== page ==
After Effects treats each composited 3D file from another application as a single 2D layer. That layer, as a whole, can be given 3D attributes and treated like any After Effects 3D layer, but the objects contained within that 3D file cannot be manipulated individually in 3D space. To access the 3D depth information and other auxiliary channel information in 3D image files, use the 3D Channel effects.
Importing 3D images from Photoshop Extended and Illustrator 3D models in Photoshop Adobe Photoshop Extended can import and manipulate 3D models in several popular formats, including 3D Studio (.3ds) and Universal 3D (.u3d). You can manipulate these 3D models in Photoshop Extended and then save one or more frames as PSD files that you then import into After Effects.
Vanishing Point exchange When you use the Vanishing Point feature in Photoshop Extended, you can then use the File Export For After Effects CS3 (.vpe) command to save the results as a collection of PNG files—one for each plane—and a.vpe file that describes the geometry of the scene. You can then import the.vpe file into After Effects. After Effects uses the information in the.vpe file to recreate the scene as a composition containing a camera layer and one perspectivecorrected 3D layer for each PNG file.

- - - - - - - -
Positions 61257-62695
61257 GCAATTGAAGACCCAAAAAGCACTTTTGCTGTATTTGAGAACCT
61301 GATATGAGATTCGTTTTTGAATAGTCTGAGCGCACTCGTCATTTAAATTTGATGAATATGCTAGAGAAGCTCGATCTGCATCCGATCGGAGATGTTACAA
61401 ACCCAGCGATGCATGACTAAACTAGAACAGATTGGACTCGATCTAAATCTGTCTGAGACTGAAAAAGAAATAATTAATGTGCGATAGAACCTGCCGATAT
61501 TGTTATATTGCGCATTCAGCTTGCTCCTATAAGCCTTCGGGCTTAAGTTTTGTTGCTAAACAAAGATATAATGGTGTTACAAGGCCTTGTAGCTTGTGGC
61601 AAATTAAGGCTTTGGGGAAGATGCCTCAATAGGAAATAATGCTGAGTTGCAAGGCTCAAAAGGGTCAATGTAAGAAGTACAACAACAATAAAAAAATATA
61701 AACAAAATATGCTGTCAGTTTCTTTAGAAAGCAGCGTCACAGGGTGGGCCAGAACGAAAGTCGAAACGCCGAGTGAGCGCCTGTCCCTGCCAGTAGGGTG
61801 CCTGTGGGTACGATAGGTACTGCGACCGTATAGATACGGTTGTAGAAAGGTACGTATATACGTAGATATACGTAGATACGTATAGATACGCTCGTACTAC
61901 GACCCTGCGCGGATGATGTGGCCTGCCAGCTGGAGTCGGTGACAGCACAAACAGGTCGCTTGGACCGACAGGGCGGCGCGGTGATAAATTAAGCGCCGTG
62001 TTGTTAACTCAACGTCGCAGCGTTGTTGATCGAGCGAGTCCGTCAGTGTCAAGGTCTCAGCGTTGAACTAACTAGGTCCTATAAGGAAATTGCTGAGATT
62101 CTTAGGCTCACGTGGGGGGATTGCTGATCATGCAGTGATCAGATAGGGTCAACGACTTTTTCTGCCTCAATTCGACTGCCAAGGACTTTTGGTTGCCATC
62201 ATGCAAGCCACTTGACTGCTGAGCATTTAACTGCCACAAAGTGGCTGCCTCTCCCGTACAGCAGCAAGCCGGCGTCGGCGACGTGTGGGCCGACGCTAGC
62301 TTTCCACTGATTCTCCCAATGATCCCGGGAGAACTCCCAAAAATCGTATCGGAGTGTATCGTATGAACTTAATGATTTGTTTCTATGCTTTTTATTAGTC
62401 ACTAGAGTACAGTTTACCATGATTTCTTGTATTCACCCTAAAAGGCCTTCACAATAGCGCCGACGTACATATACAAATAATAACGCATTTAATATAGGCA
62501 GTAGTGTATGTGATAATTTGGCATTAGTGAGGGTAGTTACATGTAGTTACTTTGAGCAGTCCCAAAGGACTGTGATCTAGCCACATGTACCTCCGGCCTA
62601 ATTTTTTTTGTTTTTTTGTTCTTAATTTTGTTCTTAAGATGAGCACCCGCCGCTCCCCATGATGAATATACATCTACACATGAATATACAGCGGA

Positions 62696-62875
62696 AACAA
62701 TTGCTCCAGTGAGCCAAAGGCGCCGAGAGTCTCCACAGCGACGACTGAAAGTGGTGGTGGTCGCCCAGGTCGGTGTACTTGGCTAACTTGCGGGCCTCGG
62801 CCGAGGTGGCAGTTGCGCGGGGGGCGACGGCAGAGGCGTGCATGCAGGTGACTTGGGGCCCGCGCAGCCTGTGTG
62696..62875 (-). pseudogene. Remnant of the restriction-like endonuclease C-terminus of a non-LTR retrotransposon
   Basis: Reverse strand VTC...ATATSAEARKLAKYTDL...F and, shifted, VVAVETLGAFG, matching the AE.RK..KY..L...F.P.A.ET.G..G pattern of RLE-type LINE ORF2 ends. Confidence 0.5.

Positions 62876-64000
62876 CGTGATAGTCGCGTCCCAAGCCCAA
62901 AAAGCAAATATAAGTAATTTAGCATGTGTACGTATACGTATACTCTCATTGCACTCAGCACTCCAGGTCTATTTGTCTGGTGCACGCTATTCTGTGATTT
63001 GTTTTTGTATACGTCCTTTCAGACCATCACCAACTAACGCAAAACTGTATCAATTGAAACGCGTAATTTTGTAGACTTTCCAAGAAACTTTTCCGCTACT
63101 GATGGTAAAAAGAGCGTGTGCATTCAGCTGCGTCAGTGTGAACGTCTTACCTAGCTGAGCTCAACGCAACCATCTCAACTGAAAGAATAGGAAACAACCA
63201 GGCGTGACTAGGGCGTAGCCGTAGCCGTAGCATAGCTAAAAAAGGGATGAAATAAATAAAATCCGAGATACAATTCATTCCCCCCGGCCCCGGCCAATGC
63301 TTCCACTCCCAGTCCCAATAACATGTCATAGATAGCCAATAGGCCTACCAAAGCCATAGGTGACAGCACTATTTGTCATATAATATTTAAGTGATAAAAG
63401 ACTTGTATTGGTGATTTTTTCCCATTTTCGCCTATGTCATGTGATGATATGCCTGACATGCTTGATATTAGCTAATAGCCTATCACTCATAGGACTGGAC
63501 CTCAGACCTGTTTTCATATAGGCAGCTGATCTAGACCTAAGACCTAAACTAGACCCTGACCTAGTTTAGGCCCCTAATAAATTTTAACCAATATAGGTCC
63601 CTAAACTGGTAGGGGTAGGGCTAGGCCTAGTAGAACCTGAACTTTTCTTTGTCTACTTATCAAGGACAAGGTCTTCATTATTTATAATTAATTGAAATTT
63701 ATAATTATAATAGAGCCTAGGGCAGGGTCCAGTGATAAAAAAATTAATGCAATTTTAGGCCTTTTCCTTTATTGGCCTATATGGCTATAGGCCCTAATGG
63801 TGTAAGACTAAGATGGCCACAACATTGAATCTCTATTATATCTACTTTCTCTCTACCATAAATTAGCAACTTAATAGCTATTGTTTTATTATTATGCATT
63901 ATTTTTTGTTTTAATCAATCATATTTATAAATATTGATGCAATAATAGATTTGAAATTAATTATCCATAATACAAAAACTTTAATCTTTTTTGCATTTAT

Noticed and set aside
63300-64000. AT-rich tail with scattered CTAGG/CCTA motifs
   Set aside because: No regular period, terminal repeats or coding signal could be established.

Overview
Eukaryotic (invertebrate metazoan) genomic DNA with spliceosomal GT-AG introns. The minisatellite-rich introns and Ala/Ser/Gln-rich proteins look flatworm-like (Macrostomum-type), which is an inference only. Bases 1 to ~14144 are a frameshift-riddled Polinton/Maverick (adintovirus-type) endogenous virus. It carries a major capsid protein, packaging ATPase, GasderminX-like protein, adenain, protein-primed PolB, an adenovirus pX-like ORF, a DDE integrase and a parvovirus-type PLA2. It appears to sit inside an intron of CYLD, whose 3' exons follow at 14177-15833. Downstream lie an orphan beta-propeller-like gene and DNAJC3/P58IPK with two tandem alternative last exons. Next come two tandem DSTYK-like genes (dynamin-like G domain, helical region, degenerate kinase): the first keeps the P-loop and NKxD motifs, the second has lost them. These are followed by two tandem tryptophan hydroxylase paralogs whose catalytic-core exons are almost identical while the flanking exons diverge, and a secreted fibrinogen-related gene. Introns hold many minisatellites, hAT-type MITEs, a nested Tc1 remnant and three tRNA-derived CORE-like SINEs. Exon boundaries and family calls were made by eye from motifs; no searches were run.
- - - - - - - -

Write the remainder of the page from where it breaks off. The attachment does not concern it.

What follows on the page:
The camera is on the negative z axis, at (x,y)=(0,0). The point of interest for the camera is in the center of the composition. The camera zoom is set according to the field of view in the Vanishing Point scene.
The 3D layers for the planes in the scene have a parent layer with its anchor point at the center of the composition, so the whole scene can be transformed together.
Vanishing Point exchange only works well for images that have square pixels in Photoshop.
Illustrator 3D effects The effects in the 3D category in Illustrator—Extrude & Bevel, Revolve, and Rotate—give a three-dimensional appearance to any vector graphic object, including text and drawings. If you want to add depth to your vector art and text, consider creating it in Illustrator, using the 3D effects, and then importing the results into After Effects.
See also “Working with 3D layers” on page 171 “Cameras, lights, and points of interest” on page 176 Import RLA or RPF data into a camera layer After Effects imports camera data saved with RLA or RPF sequence files. That data is incorporated into camera layers—one for each camera in the sequence—that After Effects creates in the Timeline panel. You can access the camera data of an imported RLA or RPF sequence and create a camera layer containing that data.